Vanegas v. Signet Builders, Inc., No. 21-2644 (7th Cir. 2022)

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Justia Opinion Summary

Vanegas, a Mexican citizen, was hired by Signet, a nationwide construction company, to work in the U.S. on an H-2A guestworker visa, which authorizes foreign workers to perform “agricultural” work in the U.S. on a temporary basis, if the proposed employer can show that there are too few domestic workers willing and able to do the work and that the use of guest-workers will not undercut local workers’ wages and working conditions, 8 U.S.C. 1101(a)(15)(H)(ii)(a); 1188(a)(1). Vanegas was assigned to build livestock structures on farms in Wisconsin and Indiana. He routinely worked more than 40 hours a week, but Signet did not pay him extra for his overtime hours.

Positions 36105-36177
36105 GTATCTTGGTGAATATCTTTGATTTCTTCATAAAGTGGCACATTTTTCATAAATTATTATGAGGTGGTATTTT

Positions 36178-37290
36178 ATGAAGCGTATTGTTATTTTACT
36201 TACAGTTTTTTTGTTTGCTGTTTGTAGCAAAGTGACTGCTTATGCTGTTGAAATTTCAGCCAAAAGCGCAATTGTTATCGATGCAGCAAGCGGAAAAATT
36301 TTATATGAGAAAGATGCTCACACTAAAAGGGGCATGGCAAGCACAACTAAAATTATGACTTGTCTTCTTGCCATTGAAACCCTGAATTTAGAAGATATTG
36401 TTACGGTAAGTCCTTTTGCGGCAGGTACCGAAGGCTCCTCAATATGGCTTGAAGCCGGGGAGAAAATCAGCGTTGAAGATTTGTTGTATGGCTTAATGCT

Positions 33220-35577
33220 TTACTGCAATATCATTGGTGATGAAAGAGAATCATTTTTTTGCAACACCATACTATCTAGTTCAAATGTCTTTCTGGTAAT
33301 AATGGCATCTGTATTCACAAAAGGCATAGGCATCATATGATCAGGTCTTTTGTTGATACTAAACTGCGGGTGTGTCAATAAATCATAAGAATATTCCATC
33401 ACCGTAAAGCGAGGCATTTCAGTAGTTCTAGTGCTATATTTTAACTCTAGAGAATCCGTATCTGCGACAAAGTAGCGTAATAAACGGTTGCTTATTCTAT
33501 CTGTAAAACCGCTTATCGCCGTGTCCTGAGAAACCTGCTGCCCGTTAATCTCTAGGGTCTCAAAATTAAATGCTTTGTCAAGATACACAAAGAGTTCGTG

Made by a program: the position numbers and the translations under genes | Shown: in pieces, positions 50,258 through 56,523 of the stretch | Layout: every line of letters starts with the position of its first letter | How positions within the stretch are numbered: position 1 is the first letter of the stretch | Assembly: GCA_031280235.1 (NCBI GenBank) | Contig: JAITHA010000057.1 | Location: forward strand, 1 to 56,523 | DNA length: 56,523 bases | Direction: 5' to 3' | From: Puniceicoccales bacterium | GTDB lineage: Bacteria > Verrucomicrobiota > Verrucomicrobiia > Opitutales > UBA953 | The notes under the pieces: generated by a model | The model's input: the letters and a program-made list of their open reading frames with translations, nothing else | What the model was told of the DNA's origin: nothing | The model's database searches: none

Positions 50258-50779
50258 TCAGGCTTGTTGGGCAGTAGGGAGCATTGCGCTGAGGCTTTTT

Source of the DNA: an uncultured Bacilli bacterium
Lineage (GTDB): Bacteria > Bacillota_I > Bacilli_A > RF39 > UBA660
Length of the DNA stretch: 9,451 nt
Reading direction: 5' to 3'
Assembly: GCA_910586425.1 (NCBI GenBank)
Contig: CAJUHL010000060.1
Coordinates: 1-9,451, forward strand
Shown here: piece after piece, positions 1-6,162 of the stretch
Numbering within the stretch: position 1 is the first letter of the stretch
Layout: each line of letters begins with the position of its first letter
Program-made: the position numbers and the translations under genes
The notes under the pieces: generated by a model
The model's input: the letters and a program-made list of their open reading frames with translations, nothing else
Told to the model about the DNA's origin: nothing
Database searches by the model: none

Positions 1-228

He filed a complaint under the Fair Labor Standards Act (FLSA) and moved for conditional certification of a collective action on behalf of all Signet H-2A workers who were exclusively assigned to construction work. The district court dismissed, finding that Vanegas was an agricultural worker, exempt from FLSA’s overtime protections, 29 U.S.C. 213(b)(1). The Seventh Circuit reversed. Work falls within the FLSA agricultural exemption only if it is both “performed by a farmer or on a farm” and if it “does not amount to an independent business.” Regulations establish a fact-intensive, totality-of-the-circumstances test to determine whether work performed on a farm is agricultural or is an independent business. Signet did not prove that the agricultural exemption applies.